bit(s) 139:255 599.4375 - 1104 KHz

and new stats

SN Margin (dB) 18.5 -
Line Attenuation (dB) 22.5 -
Loss of Signal 0 -
Loss of Frame 0 0
CRC Errors 1 2

db came up some thats good right. I still get a hybrid 3 in logs though Hope i can isolate that tomorrow when i hook directly to test port

can somone that knows explain
Bit tones with notches/missing bits:

i notice now there is only 2 of them


d_l
Barsoom
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join:2002-12-08
Reno, NV
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2 edits
reply to imsystem
If you have this:

        ----DSL
/
----NID
\
----phones


then you have an inside wire, bridged tap. Unless the two wire legs together are well over 50 feet long in total, then they aren't causing your hybrid 3 condition. I think it is possible that the modem could see both a bridged tap for a hybrid 2 AND one for a hybrid 3, but would only report the hybrid 3. This is why we urged you to test at the NID. A NID test simplifies the wiring of your connection.

If you have the above wiring arrangement, you may have to install a splitter (or a microfilter) at the NID to divide the DSL side from the POTS side. This will eliminate the inside wire, bridged tap condition.

Your latest stats would probably be barely good enough for the Pro speeds. The line needs a little excess capacity over the 3008 sync speed to compensate for the occasional line noise problems.

Edit: Don't worry about the occasional missing tone bin. We all have them and they are caused by stray EMI/RFI. DSL is designed to work around a few missing bins.


wayjac
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join:2001-12-22
Indy
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reply to imsystem
Does your NID look like this one The line that connects all the phones in the home, needs to be isolated from the line that connects the computer room phone and modem.

The computer room phone will still need a microfilter connected.

At the NID you can use a microfilter to isolate the line that connects all the phones in the home.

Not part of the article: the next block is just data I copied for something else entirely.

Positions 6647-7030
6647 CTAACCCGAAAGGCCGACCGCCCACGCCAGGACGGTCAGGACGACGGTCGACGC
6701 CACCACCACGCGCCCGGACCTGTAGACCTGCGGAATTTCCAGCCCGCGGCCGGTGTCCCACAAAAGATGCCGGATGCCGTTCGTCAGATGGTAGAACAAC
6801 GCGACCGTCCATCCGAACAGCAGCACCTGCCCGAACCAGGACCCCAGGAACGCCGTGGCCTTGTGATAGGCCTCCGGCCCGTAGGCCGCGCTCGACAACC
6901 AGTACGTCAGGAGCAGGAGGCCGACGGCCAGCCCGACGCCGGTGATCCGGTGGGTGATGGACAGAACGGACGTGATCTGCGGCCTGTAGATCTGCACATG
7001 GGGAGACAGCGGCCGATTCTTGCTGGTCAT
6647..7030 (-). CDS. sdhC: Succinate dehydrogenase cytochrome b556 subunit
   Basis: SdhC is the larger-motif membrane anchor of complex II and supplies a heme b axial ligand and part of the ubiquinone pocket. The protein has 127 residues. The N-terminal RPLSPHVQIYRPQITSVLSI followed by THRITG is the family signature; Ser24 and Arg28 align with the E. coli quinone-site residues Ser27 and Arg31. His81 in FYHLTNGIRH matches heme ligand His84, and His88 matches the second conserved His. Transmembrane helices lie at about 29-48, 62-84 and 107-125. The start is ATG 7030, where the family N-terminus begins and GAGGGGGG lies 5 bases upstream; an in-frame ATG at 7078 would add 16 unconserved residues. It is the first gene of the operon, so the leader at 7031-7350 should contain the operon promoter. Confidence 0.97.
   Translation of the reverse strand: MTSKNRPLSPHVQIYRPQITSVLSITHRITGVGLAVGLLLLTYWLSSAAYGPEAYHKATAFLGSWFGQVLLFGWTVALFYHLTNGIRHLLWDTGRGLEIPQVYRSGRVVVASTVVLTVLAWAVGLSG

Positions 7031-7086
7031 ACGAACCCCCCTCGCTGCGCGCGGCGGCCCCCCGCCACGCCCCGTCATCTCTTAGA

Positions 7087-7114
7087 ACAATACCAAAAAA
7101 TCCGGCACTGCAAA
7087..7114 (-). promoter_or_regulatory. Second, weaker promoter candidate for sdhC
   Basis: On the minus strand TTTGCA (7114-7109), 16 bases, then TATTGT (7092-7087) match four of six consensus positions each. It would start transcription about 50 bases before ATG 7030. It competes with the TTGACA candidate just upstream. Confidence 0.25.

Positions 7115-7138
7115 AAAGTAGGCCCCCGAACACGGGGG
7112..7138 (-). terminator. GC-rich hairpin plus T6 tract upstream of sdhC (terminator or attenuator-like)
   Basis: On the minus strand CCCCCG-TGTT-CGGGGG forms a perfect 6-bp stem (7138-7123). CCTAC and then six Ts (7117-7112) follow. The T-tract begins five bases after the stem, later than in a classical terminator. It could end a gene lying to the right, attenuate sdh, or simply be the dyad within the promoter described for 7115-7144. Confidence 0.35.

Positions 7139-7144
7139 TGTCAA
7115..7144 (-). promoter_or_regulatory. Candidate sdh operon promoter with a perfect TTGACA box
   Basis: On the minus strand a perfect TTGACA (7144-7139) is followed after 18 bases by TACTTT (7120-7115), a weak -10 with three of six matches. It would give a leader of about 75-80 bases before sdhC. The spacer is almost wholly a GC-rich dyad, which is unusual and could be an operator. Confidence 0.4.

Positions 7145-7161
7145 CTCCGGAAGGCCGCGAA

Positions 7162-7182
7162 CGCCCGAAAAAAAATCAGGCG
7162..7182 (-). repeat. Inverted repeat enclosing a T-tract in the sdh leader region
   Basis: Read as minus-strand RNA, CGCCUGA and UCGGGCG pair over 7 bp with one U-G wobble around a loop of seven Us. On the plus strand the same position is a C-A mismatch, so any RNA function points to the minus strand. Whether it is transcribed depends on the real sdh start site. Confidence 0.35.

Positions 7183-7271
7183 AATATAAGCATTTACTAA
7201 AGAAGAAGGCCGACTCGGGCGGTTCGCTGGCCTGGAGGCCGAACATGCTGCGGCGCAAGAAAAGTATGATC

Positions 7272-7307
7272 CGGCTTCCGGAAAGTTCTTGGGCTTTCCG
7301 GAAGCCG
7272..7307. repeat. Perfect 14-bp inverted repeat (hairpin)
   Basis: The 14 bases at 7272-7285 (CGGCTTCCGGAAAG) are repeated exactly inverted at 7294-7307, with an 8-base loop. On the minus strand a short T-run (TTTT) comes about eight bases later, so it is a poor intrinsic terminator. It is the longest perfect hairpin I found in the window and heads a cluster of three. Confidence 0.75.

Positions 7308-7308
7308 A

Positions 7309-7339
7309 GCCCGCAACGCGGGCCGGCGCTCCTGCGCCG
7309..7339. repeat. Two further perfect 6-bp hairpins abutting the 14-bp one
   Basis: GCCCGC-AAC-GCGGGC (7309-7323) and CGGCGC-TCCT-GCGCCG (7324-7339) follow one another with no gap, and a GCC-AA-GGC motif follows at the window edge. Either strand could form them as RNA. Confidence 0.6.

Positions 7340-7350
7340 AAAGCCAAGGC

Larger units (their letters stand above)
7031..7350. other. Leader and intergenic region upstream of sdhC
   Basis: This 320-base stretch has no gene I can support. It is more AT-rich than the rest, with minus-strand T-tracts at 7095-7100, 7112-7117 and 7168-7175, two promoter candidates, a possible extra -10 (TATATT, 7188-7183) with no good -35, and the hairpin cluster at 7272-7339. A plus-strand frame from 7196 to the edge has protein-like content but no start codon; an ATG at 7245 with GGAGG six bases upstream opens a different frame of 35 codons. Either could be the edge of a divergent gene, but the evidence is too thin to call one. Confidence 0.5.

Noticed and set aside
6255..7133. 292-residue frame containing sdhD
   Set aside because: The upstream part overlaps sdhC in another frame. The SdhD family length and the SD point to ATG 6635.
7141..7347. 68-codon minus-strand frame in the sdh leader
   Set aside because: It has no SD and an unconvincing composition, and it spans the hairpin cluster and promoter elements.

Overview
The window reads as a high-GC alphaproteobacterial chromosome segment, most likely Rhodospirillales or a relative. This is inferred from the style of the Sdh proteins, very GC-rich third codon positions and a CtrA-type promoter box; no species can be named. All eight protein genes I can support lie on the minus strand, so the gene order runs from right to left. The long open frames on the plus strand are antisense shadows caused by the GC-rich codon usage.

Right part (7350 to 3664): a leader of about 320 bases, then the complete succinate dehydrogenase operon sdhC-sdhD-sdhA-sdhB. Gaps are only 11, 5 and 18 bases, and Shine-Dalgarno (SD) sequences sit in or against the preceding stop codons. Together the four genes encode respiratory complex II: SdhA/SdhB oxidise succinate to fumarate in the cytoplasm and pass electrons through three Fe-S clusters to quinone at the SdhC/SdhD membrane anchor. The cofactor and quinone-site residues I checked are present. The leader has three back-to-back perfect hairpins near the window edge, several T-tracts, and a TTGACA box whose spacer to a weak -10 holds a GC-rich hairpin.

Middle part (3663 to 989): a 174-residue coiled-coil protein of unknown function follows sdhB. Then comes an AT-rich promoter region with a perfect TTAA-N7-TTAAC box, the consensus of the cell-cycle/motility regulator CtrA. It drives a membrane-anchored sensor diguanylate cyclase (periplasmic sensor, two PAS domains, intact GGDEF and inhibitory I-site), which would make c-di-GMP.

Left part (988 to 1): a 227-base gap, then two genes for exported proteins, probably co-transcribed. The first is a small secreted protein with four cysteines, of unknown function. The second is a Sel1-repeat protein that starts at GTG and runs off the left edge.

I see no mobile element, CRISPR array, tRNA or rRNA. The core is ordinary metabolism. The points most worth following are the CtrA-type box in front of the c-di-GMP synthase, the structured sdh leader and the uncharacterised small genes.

--
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NormanS
I gave her time to steal my mind away
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1 edit
reply to imsystem
said by imsystem:

I am not quit understanding what your saying. My box is bigger then those and has spots for 2 separate phone lines. Yet only line one is hooked up now not line 2. I don't have the spare money to buy new boxes to mount outside like that.
Then you probably have the CAC-7600 type NID. It has "sled" modules, as shown by Wayjac. You can obtain a "sled" module which is a DSL splitter. Same site that I linked.

If you can't afford the price of a DSL splitter, there are people who have reported success by kluging a microfilter inside of the box. Again, Wayjac shows a screen shot of how to do it.

--
Norman
~Oh Lord, why have you come
~To Konnyu, with the Lion and the Drum

imsystem

join:2004-04-02
Red Bluff, CA

3 edits
ok my box is not like that either. But from the new pictures i understand whats being talked about.

link to picture of my box
»www.hostmystuff.net/myimage/albu···0box.jpg


/1 phone
----
/ \DSL
----NID
\
----phones
the above is how I am set up now. Unfortunately I am unable to isolate that phone sharing the dsl side.

I will be testing at the nid test jack in the next 30 minutes and will edit this post with the results.

Testing at nid info below

+000 days 00:05:13 E |DSL |HYBRID 2

Downstream Maxrate (Estimated): 7780
Upstream Maxrate (Estimated): 690

Bit tones with notches/missing bits:

bit(s) 43:58 185.4375 - 254.4375 KHz
bit(s) 114 491.625 - 495.9375 KHz

SN Margin (dB) 26.5 -
Line Attenuation (dB) 24.0 -
Loss of Signal 0 -
Loss of Frame 0 0
CRC Errors 1 2

now if i remove the phone on the dsl line and wire a filter at the nid should that bring my stats up like this or close to in in home. or will only a splitter do that. Also if i filter it at the box will that be good for all my in house phones or do i still need a filter at each location.